Putin to Present Global Energy Prize Today

Putin to Present Global Energy Prize Today

Published: June 21, 2013 (Issue # 1764)

On June 21, Russian President Vladimir Putin will hand out the Global Energy Prize as part of the St. Petersburg International Economic Forum. This year’s award will be given to two scientists, Dr Akira Yoshino and Dr Vladimir Fortov, for their contributions to the field of energy research. The prize comes with 1.2 million dollars, as well as a medal, diploma and honorary gold badge, which will all be bestowed at the presentation ceremony today at the Lenexpo Complex on Vasilievsky Island.

Dr. Yoshino, a Fellow at the Asahi Kahei Corporation, is being recognized for his development of a lithium ion rechargeable battery that is being used to power mobile phones, laptops and electric vehicles. According to the Asahi Kahei website, this battery could soon be used as power storage to electrify homes. Dr. Yoshino is the second Japanese scientist to win this prize, which has been given out annually since its establishment in 2002.

Dr. Fortov is being honored for his pioneering research of electric and thermodynamic properties of fluids and construction materials. So far, this year has been good to Dr. Fortov, who just last month was elected president of the Russian Academy of Sciences and is the prize’s fourteenth Russian recipient.

Today’s award ceremony will be the second time Putin will have congratulated this year’s winners. In April, when the results of the selection process were announced, Putin highlighted the growing stature of the prize, stating that “since its inception, the Global Energy Prize has been one of the most prestigious international awards, rallying around shared goals [of] the creative community of talented scientists, researchers and experts in the field of energy from Russia and many other countries.”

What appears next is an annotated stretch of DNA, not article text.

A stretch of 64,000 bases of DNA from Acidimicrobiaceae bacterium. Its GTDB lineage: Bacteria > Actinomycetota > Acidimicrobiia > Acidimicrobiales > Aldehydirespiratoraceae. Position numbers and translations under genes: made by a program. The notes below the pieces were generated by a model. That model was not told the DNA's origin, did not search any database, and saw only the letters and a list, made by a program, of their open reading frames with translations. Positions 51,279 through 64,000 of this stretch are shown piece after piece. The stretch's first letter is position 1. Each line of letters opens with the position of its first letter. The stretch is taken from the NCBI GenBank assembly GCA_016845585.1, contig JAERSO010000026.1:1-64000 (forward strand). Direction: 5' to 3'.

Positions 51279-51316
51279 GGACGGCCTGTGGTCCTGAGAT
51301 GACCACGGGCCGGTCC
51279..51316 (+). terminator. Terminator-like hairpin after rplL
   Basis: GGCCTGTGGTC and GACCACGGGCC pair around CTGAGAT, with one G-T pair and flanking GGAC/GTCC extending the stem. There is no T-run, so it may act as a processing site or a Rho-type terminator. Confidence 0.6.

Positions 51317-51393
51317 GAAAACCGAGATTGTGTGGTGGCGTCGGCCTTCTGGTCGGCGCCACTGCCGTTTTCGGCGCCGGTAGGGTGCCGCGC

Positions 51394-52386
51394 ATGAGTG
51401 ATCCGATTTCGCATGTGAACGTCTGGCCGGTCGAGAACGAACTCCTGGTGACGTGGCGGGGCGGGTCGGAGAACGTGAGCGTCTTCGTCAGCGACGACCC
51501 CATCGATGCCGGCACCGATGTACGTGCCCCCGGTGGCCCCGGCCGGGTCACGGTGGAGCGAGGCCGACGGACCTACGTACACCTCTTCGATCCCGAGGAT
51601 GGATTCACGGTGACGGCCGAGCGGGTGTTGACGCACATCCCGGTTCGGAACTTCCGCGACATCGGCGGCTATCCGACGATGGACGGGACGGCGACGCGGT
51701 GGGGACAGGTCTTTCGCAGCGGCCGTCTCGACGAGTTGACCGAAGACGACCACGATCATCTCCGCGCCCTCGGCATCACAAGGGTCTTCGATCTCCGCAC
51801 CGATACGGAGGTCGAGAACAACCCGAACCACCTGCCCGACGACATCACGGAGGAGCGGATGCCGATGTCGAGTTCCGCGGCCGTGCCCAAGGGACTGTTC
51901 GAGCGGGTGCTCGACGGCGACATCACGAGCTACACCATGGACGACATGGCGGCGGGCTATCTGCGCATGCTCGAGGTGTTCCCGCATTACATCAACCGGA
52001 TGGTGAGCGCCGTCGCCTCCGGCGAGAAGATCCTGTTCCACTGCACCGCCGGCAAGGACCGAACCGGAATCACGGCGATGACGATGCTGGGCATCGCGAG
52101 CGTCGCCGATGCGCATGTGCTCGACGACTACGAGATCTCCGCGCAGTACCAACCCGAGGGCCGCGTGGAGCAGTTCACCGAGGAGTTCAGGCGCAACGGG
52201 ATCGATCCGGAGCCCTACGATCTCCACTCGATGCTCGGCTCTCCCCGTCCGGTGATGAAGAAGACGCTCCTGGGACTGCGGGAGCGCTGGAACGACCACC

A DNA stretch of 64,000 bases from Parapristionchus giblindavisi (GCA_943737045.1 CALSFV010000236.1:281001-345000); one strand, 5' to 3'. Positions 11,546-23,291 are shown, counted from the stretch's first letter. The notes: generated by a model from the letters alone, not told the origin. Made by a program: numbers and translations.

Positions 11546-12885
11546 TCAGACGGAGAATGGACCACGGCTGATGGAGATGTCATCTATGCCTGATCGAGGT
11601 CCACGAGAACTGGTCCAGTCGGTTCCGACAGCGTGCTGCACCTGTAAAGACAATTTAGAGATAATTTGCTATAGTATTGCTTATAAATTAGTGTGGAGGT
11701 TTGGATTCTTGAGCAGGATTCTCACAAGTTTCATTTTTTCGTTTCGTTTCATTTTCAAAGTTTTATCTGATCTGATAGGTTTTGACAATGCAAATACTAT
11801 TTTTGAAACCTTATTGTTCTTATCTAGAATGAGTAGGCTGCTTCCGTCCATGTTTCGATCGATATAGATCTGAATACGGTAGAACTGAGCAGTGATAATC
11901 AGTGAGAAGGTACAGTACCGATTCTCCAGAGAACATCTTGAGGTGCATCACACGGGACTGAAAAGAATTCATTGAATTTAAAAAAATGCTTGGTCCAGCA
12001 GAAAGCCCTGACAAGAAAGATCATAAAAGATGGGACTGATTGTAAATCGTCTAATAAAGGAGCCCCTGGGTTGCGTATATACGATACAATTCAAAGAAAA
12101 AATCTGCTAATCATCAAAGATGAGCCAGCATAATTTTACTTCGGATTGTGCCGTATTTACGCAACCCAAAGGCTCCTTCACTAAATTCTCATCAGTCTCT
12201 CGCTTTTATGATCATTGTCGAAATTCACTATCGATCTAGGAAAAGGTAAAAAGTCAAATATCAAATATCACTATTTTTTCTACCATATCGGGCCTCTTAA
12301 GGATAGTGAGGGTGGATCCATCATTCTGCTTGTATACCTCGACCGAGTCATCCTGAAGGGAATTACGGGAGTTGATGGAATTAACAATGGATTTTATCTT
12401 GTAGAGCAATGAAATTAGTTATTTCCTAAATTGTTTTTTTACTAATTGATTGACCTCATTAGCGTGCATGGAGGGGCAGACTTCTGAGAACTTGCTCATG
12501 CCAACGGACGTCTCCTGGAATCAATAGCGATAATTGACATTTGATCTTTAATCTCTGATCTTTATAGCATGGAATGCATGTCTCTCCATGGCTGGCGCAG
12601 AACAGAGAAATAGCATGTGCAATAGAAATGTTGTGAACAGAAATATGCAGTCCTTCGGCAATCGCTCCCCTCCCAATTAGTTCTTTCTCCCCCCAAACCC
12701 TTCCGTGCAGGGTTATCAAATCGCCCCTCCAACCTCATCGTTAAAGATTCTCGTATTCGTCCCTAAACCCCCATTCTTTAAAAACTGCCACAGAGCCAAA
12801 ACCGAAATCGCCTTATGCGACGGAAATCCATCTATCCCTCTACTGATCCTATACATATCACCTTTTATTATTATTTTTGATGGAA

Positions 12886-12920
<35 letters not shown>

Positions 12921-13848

The 25-member international selection committee of energy picked Dr. Fortov and Dr. Yoshino from a pool of 82 nominees. Only highly rated scientists, including laureates of the Kyoto, Max Planck, Wolf and Balzan, and Nobel Prizes, are eligible to make nominations, and candidates may not nominate themselves.

The prize is given for outstanding achievement in the field of energy and stresses its importance for humanity. “The degree to which a development contributes to the benefit of humanity is a key driver in deciding the recipient of the prize,” reads the prize’s website.

The Global Energy Prize comes with a cash award of $1.2 million and is on par with prizes such as the Nobel ($1.2 million), the Shaw ($1 million) and the Abel ($1 milion), but a far cry from Russian billionaire Yury Milner’s $3 million Fundamental Physics Prize, which was established earlier this year.

The $1.2 million that will be handed over on Friday comes out of the pockets of three of Russia’s largest energy companies: Gazprom, the Russian gas giant, Surgutneftegas, a major Russian oil producer, and FGC UES, the mostly Russian state-owned electric grid monopoly.

The heads of all three companies, Alexei Miller, Vladimir Bogdanov and Oleg Budargin, who are all expected to attend the ceremony, sit on the Global Energy Prize’s Board of Trustees. Rosneft CEO Igor Sechin, Russian Energy Minister Alexander Novak, Deputy Prime Minister Arkady Dvorkovich and former Soviet leader Mikhail Gorbachev are also on the board.

The Global Energy Prize program includes other projects, such as the Energy of Youth, a competition of youth research projects in the energy field, and the Energy of Word, an international media competition for journalists who cover energy issues.

Leave a comment